On the Far Side of the Marchlands

On the Far Side of the Marchlands was an exhibition co-produced by Morehshin AllahyariCatherine Disney, Keeley Haftner, Brittany Ransom and Daniel Rourke.

The exhibition at Schering Stiftung gallery featured a zoo of hybrid figures: from stupid/intelligent insects to short-sighted/forward-thinking posthumans; from chimera materials that ooze, respire and transmute, to murky politics impossible to clarify as either positive or negative. On the Far Side of the Marchlands expanded on the material and conceptual hybridity expressed in The 3D Additivist Cookbook: a compendium of provocative projects by over one hundred artists, activists, and theorists concerned with ‘Additivist’ practices. The exhibition and Cookbook invited visitors to look beyond boundaries, speaking to a growing need for radical forms of transformation.

A ‘marchland’ is a medieval term for a space between two or more realms; a zone betwixt the control of states, in which alternate rules of law and conduct might apply. On the Far Side of the Marchlands explores the potential of radically new topographies – “intertwined histories and overlapping territories”[1] – composed of hybrid realms of experience, culture and materiality. The world can no longer be considered a singular thing. Rather there are worlds – plural – caught in a web of social, technological and what might once have been considered ‘natural’ aspects, tensions and forms; a profusion of networks in which the processes and behaviours we call ‘life’ must also become plural.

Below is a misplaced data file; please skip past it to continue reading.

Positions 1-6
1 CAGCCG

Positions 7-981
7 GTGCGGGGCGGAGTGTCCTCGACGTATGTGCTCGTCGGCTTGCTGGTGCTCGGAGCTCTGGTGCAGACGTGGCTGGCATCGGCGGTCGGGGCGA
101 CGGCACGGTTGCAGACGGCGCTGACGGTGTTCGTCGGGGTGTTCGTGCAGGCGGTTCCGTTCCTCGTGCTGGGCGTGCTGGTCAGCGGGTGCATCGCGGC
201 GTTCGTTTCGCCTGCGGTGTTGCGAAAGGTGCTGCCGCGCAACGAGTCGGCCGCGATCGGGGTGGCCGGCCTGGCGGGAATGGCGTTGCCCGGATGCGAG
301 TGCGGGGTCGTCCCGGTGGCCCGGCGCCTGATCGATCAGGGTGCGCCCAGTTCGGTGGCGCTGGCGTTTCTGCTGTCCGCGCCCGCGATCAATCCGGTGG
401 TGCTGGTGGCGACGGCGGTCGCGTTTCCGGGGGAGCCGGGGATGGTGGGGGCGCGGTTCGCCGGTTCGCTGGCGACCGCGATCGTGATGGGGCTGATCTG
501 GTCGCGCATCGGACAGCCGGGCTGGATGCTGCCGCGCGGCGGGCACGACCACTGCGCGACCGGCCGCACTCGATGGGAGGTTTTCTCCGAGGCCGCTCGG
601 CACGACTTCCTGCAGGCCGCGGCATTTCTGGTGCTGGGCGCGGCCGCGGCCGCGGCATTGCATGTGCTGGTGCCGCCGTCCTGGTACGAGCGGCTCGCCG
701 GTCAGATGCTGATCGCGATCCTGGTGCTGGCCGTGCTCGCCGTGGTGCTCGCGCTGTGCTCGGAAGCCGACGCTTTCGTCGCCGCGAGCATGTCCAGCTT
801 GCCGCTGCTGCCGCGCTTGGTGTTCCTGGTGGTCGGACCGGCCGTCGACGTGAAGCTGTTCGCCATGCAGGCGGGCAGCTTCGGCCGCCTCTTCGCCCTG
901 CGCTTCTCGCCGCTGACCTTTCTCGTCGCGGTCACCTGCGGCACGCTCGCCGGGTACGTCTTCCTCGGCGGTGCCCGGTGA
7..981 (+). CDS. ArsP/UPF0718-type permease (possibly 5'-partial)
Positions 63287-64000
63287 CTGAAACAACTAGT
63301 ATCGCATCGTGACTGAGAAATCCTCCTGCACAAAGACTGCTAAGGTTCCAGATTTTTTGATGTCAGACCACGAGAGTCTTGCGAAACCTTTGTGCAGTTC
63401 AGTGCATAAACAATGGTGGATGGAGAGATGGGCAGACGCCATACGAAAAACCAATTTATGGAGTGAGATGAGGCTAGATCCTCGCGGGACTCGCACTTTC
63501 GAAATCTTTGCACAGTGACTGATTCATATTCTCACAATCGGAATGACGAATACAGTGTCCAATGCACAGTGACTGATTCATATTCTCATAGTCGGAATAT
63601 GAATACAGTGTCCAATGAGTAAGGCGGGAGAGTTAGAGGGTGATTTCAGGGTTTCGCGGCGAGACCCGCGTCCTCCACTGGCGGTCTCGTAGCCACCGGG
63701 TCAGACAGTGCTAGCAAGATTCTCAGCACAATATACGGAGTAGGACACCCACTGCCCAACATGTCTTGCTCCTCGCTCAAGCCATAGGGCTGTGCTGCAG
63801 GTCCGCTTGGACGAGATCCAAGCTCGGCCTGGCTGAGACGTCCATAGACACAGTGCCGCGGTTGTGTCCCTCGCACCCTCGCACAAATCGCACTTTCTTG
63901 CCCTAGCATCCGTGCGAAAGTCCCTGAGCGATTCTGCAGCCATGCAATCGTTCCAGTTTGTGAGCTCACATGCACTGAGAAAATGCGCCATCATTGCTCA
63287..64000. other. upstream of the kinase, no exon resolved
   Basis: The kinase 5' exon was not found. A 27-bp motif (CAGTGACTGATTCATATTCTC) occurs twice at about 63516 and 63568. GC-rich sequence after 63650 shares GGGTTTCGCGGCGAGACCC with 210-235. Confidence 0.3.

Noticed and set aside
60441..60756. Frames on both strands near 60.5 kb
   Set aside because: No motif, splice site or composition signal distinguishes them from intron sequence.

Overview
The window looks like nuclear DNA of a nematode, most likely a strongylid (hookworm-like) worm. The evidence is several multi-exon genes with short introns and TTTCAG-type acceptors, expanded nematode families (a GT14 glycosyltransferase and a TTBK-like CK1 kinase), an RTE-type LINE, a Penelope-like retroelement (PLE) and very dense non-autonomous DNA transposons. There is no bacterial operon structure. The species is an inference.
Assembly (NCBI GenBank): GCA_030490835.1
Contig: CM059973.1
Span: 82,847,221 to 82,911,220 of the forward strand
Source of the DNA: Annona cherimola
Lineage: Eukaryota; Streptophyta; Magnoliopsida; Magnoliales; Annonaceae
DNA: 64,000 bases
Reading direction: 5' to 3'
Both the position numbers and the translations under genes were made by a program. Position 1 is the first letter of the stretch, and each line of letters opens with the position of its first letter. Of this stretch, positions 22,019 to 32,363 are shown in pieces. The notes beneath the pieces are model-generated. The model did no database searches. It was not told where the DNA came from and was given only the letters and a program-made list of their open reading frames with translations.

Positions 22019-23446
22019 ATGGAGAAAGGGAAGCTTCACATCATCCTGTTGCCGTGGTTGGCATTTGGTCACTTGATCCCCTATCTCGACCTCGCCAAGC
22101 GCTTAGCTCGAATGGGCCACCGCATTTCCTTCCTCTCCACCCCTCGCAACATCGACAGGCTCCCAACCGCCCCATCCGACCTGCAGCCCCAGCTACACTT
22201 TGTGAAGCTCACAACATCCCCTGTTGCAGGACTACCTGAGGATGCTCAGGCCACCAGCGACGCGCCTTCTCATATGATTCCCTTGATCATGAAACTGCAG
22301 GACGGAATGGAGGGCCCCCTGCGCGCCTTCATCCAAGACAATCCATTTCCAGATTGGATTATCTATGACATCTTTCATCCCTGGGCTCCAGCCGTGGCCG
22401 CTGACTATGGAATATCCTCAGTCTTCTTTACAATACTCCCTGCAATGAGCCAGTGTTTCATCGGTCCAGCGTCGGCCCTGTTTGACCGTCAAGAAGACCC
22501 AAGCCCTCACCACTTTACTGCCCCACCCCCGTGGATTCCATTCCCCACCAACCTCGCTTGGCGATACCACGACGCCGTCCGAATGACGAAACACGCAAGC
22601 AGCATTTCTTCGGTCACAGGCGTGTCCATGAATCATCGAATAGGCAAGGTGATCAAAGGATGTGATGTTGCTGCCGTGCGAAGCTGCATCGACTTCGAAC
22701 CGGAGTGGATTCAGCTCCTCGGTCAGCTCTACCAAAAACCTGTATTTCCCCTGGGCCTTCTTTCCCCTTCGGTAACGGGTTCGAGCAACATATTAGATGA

The 3D Additivist Cookbook, conceived and edited by Daniel Rourke & Morehshin Allahyari, is also presented in the exhibition alien matter (Haus der Kulturen der Welt, 2 February – 5 March 2017), curated by Inke Arns, as part of ever elusive – thirty years of transmediale.


Photos by Luca Girardini and Julia Zimmermann. More can be found here.

[1] Palestinian political thinker Edward Said famously described the ‘intertwined histories and overlapping territories’ of Britain and its former Empire as an ‘Imaginative Geography’.